So far this week I have addressed, interacted with, or spoken with in person, about 250 people, all of whom have been managers in Customer Service organizations of various sizes. Some say customer support, some customer care, some customer advocacy. Whatever. But of all of them I posed one question consistently, and that was: Do you have a Twitter strategy for Customer Support? I was in for a surprise.
I expected that at least 30-40 percent of managers would have said they had at least the beginnings of a Twitter strategy. Everything from CIO magazines to the Wall Street Journal and USA Today have written copiously about the wonders of the Tweet. It seems that they just need to produce content to feed the media beast, because in the end only 15% of Customer Service executives said that they have a strategy. Over 50% said that they don’t have so much as a Twitter account. Another 35% said they either were aware of pilots in the Marketing department, or that they themselves had a pilot going to ‘mess around’ with Twitter.
Maybe 15% with a basic strategy in place is a good percentage for April 2010. Those folks tended to be in the business-to-business area, but there were also a couple of Retailers. What are the biggest inhibitors? I’m researching that now, and I’ll be publishing in the near future, but here is what might be happening: Twitter is open to public scrutiny. Twitter has already been grabbed by Marketing. The Customer Service folks are anxious about jumping in until the risk of creating redundant initiatives dampens down a bit. Over 50% of the folks were worried about compliance and regulation. Others were worried about consistency – capturing a Tweet and associating it with a customer record so that the next time the client calls or comes into the store or to the website, there was a chance to address their issue.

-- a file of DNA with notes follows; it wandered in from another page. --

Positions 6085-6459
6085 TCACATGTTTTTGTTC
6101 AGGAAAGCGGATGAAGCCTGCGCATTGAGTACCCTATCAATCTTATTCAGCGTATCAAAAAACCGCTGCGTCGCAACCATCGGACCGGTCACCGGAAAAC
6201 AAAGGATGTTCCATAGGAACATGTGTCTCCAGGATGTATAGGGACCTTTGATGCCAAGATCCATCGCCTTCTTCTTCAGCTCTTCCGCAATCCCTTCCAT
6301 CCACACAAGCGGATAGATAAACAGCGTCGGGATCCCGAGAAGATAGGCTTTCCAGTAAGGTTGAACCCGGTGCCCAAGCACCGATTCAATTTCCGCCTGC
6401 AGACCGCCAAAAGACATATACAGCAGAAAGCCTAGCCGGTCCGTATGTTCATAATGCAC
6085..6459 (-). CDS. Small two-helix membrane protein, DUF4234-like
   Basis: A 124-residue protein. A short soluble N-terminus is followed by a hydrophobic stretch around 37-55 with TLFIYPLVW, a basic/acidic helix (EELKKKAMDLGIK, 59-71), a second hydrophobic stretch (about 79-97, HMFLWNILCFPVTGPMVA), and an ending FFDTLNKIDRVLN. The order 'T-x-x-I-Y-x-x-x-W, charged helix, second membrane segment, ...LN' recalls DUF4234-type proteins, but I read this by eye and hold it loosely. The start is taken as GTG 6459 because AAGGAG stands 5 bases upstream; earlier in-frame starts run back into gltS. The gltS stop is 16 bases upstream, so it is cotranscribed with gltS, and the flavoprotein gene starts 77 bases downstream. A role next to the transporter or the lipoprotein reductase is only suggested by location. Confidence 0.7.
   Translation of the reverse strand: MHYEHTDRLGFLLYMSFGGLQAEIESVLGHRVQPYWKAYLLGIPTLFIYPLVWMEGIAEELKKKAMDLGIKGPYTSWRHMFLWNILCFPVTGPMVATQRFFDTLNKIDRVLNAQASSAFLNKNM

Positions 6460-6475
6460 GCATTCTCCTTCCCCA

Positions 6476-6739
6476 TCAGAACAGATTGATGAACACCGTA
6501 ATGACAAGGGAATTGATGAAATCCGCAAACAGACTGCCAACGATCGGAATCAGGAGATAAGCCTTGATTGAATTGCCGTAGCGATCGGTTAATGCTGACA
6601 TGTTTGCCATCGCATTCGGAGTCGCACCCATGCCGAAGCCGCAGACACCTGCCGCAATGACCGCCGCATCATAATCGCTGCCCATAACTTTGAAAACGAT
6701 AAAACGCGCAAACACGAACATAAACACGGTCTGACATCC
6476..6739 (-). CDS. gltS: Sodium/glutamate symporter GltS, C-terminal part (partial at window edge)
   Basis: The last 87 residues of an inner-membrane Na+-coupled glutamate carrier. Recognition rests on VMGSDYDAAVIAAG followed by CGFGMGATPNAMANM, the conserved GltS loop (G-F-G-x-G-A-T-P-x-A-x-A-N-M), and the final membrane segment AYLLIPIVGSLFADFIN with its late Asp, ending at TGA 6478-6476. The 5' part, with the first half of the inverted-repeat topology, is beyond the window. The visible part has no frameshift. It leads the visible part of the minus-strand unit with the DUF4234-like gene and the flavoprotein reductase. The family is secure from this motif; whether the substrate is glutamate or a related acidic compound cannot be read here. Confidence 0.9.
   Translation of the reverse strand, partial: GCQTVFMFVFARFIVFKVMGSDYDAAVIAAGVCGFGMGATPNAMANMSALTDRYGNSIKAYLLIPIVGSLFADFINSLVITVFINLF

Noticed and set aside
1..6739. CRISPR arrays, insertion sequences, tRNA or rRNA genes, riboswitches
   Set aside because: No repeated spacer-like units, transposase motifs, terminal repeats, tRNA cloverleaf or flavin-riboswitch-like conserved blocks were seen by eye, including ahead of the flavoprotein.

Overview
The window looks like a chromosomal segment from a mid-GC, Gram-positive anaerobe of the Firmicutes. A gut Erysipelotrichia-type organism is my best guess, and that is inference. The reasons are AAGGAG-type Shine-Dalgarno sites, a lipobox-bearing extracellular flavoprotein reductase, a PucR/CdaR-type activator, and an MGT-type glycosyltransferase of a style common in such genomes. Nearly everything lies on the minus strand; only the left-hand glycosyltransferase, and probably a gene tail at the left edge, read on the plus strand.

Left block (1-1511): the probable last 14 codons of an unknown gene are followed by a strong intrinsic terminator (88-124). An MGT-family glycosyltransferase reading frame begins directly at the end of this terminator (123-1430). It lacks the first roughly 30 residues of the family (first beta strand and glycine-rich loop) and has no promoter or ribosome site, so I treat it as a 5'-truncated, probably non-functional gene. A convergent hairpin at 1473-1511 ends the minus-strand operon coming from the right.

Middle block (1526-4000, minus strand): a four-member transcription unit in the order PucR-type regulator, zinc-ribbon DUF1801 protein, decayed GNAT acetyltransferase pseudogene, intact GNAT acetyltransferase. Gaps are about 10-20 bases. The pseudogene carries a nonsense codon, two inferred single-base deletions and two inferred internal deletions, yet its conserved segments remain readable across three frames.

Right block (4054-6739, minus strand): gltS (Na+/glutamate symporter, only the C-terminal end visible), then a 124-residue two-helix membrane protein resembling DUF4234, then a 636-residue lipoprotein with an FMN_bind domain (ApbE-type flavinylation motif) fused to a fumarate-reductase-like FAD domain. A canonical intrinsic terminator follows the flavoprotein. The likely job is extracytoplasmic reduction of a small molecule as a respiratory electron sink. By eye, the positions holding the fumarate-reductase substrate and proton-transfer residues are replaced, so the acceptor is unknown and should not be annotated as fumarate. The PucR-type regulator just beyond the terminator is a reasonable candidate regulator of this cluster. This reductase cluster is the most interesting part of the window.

There are a ton of useful ideas on how to use a “Twitter-like” tool for Customer Service and Technical Support, and I am sure we will see that 15% grow as ‘lessons learned’ begin to disseminate. If you have great stories: tell them!
Read Complimentary Relevant Research
Predicts 2017: Artificial Intelligence
Artificial intelligence is changing the way in which organizations innovate and communicate their processes, products and services. Practical...
View Relevant Webinars
The Gartner Top 10 Strategic Technology Trends for 2016
Strategic technology trends are rapidly changing disruptive trends with significant potential for enterprise impact over the next three...
Comments or opinions expressed on this blog are those of the individual contributors only, and do not necessarily represent the views of Gartner, Inc. or its management. Readers may copy and redistribute blog postings on other blogs, or otherwise for private, non-commercial or journalistic purposes, with attribution to Gartner. This content may not be used for any other purposes in any other formats or media. The content on this blog is provided on an "as-is" basis. Gartner shall not be liable for any damages whatsoever arising out of the content or use of this blog.